39 posts in Alumni News

Investigating the collective effect of two ocean acidification adaptation strategies

Congratulations to SMEA alum Courtney Greiner, Professor Terrie Klinger and co-authors on their recent publication in the Journal of Experimental Marine Biology and Ecology titled “Habitat effects of macrophytes and shell on carbonate chemistry and juvenile clam recruitment, survival, and growth.” The article is based on Greiner’s thesis research, which investigated the collective effect of two ocean acidification adaptation strategies; shell hash and macrophytes. 

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Giving back: Dan Tonnes as liaison for SMEA, NOAA

By Kaitlin Lebon
Graduate school is challenging. While some students enter SMEA fully prepared with a preconceived thesis project, others can be stumped. Funding, or lack thereof, is a reality for some incoming SMEA students and can influence a student’s approach to thesis or capstone work. For those students, it can be difficult to know where to start looking for ideas or connections. 

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Q & A with alumna Breena Apgar-Kurtz

Alumna Breena Apgar-Kurtz graduated from the School of Marine and Environmental Affairs in 2012 and is now a Fishery Management Biologist for the Lummi Nation. We had a chance to catch up with Breena and hear about her job, her time at SMEA, and advice she has for current SMEA students.
Can you give us a brief description of what you do? 

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Human dimensions of tidal energy: A review of theories and frameworks

Congratulations to former SMEA Assistant Professor Kiki Jenkins, former SMEA Postdoc Stacia Dreyer and several SMEA alums on the recent publication of their work Human dimensions of tidal energy: A review of theories and frameworks. This paper was published in Renewable and Sustainable Energy Reviews, and provides a comprehensive review of theories and frameworks for understanding and managing human dimensions of tidal energy, including several theories about the human aspect of the innovation of emerging renewable energy technologies. 

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Q & A with Alumnus Wataru Tanoue

Alumnus Wataru Tanoue graduated from the School of Marine and Environmental Affairs in 2015 and is now the Assistant Director of the International Affairs Division for the Fisheries Agency, Government of Japan. We had a chance to catch up with Wataru and hear about his job, his time at SMEA, and advice he has for current SMEA students.
Can you give us a brief description of what you do?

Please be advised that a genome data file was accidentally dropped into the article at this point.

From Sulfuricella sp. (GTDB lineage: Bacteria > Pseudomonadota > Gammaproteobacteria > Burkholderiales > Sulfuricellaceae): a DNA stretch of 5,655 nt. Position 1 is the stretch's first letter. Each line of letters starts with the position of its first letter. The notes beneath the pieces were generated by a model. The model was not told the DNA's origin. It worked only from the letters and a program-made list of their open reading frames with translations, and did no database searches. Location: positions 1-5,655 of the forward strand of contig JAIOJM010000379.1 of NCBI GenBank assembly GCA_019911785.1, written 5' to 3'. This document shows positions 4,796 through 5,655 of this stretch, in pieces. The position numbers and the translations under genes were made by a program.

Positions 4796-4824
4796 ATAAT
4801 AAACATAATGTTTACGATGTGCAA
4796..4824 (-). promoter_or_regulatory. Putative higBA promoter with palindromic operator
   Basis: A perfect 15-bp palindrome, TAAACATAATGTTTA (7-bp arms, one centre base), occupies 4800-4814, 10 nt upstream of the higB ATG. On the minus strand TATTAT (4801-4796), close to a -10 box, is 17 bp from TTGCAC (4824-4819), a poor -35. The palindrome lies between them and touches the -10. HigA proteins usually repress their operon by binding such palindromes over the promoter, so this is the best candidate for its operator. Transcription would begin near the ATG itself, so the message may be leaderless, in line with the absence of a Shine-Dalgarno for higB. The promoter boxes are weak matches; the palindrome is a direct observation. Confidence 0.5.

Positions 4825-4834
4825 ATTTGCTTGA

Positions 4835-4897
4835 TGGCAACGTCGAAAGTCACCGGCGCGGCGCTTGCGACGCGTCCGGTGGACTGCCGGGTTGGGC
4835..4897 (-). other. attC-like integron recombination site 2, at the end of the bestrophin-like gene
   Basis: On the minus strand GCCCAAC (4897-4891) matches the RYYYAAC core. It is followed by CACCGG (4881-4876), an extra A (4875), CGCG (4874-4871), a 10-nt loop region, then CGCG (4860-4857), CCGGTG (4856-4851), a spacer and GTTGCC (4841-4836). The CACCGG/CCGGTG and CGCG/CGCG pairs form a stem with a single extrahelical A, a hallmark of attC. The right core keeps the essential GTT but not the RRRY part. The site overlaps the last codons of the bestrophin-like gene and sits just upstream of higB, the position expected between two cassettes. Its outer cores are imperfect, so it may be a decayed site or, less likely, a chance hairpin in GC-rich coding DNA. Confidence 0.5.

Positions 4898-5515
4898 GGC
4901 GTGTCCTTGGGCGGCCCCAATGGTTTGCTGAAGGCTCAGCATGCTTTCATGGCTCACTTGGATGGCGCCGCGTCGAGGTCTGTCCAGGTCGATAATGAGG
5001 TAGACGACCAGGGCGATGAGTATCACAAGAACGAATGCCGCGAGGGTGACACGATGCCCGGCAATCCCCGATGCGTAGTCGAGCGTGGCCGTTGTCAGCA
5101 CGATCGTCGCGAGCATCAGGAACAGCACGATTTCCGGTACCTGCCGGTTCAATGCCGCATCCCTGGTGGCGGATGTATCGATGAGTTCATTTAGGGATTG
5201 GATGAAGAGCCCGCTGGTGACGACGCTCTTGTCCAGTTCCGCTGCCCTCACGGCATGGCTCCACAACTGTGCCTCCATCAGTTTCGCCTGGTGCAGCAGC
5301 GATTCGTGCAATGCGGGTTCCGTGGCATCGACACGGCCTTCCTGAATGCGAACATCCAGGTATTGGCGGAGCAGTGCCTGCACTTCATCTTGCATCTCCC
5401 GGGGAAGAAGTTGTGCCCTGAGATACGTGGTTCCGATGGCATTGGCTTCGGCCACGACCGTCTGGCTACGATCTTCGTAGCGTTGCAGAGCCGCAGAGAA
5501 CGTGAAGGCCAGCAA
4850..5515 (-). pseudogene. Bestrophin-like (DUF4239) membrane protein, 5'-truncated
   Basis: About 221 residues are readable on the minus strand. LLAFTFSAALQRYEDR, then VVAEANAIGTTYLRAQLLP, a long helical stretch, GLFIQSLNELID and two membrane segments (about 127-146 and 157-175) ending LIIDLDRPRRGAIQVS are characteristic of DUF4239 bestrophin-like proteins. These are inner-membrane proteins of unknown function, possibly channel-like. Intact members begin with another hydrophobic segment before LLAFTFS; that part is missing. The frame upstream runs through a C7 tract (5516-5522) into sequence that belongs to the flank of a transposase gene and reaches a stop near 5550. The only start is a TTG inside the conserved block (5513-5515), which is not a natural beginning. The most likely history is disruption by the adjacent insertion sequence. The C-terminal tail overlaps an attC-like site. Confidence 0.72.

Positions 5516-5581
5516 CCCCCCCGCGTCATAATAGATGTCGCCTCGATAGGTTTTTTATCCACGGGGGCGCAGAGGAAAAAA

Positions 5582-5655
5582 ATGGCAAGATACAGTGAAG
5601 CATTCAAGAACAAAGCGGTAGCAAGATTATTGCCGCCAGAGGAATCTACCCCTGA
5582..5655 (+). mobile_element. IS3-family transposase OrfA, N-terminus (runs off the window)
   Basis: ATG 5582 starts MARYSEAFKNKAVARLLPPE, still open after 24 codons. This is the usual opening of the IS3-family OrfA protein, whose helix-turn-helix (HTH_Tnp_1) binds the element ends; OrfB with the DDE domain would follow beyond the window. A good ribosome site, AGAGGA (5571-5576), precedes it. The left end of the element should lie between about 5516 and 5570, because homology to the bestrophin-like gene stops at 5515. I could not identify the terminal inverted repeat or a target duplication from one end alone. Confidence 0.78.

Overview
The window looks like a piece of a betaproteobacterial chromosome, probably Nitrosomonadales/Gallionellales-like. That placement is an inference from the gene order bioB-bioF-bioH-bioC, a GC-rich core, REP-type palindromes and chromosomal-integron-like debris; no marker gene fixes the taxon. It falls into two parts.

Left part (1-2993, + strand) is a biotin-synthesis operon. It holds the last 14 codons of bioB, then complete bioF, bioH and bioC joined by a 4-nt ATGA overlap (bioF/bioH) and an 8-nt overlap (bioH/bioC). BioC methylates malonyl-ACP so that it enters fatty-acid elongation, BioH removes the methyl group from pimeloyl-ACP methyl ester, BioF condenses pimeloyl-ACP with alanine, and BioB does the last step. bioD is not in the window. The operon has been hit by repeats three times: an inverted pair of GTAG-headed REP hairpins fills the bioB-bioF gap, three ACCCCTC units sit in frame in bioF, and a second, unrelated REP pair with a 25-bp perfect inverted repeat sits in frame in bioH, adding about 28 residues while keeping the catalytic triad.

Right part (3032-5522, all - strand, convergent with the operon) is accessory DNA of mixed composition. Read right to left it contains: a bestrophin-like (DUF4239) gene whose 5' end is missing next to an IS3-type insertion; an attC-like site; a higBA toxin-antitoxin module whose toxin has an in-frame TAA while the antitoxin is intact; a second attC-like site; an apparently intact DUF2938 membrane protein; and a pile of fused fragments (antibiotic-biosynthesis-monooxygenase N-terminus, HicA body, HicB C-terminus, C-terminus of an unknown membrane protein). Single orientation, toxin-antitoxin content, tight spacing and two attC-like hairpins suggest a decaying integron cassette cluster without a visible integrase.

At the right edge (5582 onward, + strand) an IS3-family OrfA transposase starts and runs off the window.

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Policy Pivot in Puget Sound

SMEA Professors Patrick Christie and David Fluharty, SMEA alumna Haley Kennard and co-authors recently published a paper in Ocean & Coastal Management titled “Policy pivot in Puget Sound: Lessons learned from marine protected areas and tribally-led estuarine restoration.” The paper’s authors examine two approaches to restore the Puget Sound basin in light of multiple drivers of change that place an accelerating squeeze on marine and coastal habitats and limit their ability to provide ecosystem services; Marine Protected Area (MPA) designation and estuary restoration (ER). 

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Q & A with Alumna Melissa Luna

Alumna Melissa Luna graduated from the School of Marine and Environmental Affairs in 2014 and is now a Social and Environmental Impact Officer at Playa Viva Sustainable Boutique Hotel in Mexico. We had a chance to catch up with Melissa and hear about her job, her time at SMEA, and advice she has for current SMEA students.
Can you give us a brief description of what you do for Playa Viva Sustainable Boutique Hotel? 

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Lowell Selected as one of the Husky 100!

Congratulations to SMEA alumna, Natalie Lowell, for being selected as one of the 2018 Husky 100! Each year, the Husky 100 recognizes 100 UW undergraduate and graduate students from Bothell, Seattle and Tacoma in all areas of study who are making the most of their time at the UW.
See Natalie and fellow students honored with the Husky 100 award https://www.washington.edu/husky100/ 

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Q & A with Alumna Natalie Lowell

Alumna Natalie Lowell graduated from the School of Marine and Environmental Affairs in 2015 and is now a PhD student in the School of Aquatic & Fishery Sciences at the University of Washington. We had a chance to catch up with Natalie recently and hear about what she’s studying, her time at SMEA, and advice she has for current SMEA students. 

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Will the California Current lose its nesting Tufted Puffins?

Congratulations to SMEA alum Chris Hart, whose SMEA Master’s thesis “Will the California Current lose its nesting Tufted Puffins?” was recently published in PeerJ. Hart worked in collaboration with Washington Department of Fish & Wildlife to ask about the population trends of an iconic species that’s under consideration for the Endangered Species Act (ESA) listing, the Tufted Puffin. Hart’s work could influence the U.S. 

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